First allow me to say that I am sick unto death of the “virus-created zombie” plot device.
Fortunately for author JG Hicks, Jr., these are not that.
Omega Protocol: The Beginning
I actually started the sequel first and realized I needed to back up to get a full grasp of the plot. I enjoy survival stories and this is a great appetizer, so to speak, for the further development in the sequel. The idea of a virus being tailored for military purposes isn’t a new one, but the author takes it in a totally unexpected direction. Good stuff–if you’re into zombies (though this isn’t a zombie tale!) or plagues and pathogens, you should give this a read.
Omega Protocol: Mayhem
The trek begun by Jim Matthews and his family in the first installment continues here. Along the way they pick up compatriots, deal with multiple sorts of enemy, and do lots and lots of shooting 🙂 We’re also given quite a bit of backstory on the raging SCAR virus, which could command a book all its own.
This installment builds tremendously on the first and is action-packed from the beginning. My only quibbles are that the proofreading slips quite a bit toward the end (hi! I proofread!), and that the ending is (understandably but frustratingly!) a cliffhanger. Can’t wait to see how this continues.
My flash fiction “Tempest”, originally published in Cthulhu Haiku II in 2013, is now available at QuarterReads!
1. Authors who think “Lovecraftian” means “vomit a thesaurus over it.” You’re doing it wrong.
2. Serial killers with mommy issues and odd sexual fetishes/religious hangups.
3. Vampires in general, but especially vampires who are perfect and sparkly and sexy and angsty. Show me vampires who go to church and go to Walmart. Show me vampires with illnesses or disabilities. Show me vampires whose undead-ness doesn’t change the people they used to be.
4. Zombies. Especially, especially zombies created by Super Seekrit viruses or weird government experiments. And zombies that rot–why is it that the virus/magic/whatever that reanimates the corpse can’t preserve it? Show me zombies that have some scrap of humanity left and aren’t entirely mindless.
5. Post-apocalyptic/dystopian protagonists who are assholes to everyone. I know, I know, we’re all trying to survive out here and not drink the glowing water, but you know what Al Capone said about a kind word and a gun. (And while I’m at it, let’s have more post-apocalyptic/dystopian worlds that aren’t the product of a weird virus or a nuclear disaster. It’s not 1980.)
Frustrated reader is frustrated.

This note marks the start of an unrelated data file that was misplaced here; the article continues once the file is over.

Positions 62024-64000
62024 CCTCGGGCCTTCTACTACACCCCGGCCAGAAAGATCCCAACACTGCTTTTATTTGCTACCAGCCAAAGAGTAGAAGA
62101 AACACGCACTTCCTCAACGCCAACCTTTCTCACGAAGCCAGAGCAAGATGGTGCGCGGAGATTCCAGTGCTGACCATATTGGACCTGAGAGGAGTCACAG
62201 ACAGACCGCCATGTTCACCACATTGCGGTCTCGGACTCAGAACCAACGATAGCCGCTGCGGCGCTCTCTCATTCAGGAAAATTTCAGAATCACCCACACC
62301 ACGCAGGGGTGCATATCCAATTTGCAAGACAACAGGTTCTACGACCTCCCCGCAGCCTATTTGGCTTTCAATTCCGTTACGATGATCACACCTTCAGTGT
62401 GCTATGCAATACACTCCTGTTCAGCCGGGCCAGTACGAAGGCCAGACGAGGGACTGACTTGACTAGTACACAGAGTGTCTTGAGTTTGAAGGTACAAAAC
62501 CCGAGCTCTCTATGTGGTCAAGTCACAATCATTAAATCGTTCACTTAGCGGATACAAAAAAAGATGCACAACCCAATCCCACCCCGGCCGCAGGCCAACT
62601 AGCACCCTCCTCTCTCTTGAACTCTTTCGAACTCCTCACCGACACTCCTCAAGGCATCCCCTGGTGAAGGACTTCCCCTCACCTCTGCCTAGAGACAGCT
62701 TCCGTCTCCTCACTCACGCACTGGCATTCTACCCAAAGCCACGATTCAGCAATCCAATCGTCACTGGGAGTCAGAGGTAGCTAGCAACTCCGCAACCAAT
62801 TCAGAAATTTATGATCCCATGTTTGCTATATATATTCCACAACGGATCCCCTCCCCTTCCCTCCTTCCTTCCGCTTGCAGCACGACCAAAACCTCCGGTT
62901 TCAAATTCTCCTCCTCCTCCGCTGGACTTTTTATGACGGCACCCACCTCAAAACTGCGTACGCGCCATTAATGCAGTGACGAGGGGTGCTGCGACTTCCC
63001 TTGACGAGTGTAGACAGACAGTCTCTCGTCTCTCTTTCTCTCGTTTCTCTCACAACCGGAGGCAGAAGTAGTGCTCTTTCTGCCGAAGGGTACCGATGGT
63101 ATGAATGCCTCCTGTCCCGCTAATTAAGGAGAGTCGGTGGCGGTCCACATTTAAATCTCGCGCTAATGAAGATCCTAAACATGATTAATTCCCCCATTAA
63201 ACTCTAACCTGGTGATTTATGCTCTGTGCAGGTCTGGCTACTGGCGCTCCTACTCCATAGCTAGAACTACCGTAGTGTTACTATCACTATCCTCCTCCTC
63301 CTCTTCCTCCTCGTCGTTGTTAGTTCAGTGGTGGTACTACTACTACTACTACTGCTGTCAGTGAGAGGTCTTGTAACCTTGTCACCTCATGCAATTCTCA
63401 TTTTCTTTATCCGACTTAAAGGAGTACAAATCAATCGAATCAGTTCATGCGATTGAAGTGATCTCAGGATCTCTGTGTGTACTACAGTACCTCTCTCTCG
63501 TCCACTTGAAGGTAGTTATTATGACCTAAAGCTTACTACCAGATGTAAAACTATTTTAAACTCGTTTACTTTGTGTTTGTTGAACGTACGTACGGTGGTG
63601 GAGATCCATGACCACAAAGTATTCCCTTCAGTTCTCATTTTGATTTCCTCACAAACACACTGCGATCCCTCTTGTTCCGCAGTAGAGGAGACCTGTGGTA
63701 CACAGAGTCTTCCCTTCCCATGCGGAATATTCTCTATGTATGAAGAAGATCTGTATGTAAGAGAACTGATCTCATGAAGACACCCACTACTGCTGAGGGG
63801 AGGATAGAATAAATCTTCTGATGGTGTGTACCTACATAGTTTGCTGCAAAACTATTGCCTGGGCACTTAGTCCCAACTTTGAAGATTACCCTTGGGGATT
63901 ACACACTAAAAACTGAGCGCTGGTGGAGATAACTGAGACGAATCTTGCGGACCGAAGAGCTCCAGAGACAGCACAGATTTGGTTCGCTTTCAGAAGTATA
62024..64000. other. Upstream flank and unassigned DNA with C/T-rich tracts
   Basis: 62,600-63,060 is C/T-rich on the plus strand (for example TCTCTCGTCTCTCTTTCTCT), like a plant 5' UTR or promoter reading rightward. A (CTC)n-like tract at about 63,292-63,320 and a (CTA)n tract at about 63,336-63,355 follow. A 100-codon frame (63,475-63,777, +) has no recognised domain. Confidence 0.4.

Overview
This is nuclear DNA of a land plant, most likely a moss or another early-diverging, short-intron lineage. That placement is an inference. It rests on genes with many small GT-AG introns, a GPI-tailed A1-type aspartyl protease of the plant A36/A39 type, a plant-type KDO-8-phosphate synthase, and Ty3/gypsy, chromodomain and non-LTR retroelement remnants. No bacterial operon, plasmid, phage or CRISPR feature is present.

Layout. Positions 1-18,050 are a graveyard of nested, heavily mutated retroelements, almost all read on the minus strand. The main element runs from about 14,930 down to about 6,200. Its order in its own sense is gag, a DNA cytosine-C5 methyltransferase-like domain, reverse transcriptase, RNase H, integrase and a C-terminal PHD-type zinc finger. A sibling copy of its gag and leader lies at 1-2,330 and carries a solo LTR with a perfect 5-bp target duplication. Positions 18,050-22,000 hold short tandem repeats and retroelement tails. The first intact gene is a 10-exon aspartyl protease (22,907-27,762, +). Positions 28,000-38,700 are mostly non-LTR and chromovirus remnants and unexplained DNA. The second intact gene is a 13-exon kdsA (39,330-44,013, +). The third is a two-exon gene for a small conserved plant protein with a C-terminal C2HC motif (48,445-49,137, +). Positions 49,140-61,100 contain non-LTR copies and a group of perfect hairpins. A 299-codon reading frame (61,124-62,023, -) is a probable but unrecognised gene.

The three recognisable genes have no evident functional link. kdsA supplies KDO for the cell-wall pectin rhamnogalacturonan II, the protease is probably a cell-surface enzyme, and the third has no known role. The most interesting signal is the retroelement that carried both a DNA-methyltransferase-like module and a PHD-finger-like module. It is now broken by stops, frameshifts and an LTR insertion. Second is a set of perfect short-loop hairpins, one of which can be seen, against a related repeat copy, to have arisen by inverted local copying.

I’ve submitted four horror pieces to three markets in less than a week. Three of them are flash fics, one is about 2300 words. Two are all-new, two are previously published.
I’m going to be a nervous wreck for the next couple of weeks…but those publication credits don’t build themselves!
And of course the next thing is already started…
When I started reading this book, I was a bit put off by the style. I’m not accustomed to reading serial-killer stories from the viewpoint of the killer anyway, and the sentence construction made me think the killer was simple-minded.
I could not have been more wrong.
When Jake decides it’s time to add to his ‘doll collection,’ and his attention fixes on his new coworker Cassandra, he shows just how competent he is. He ingratiates himself into her life by degrees, both through personal contact and anonymous methods–texts, emails, pornographic videos, even murder. Jake doesn’t just stalk Cassandra, he utterly breaks her. Then the police get involved, and Jake gets more than he could have hoped for…
As a former librarian I’m a wee bit nitpicky about the grammar in spots, but that aside, this is a fascinatingly complex and creepy story. Once I started, I couldn’t put it down till I’d finished. I see this is first in a series, and I’m looking forward to the next installment–I’d love to get more of the “inside the mind of the killer” perspective!
Dearest Cassandra by Royal Henry Bleu is available here.
There are not enough Lovecraftian Westerns in fiction. Thankfully, Steven Shrewsbury is helping to fix that, and my thoughts are right here.
So, I discovered that Brooke Warra had a short story in the Kindle store and yeah, I had to read it. Us asylum-running inmates have to stick together!
Amazon: Oona | my review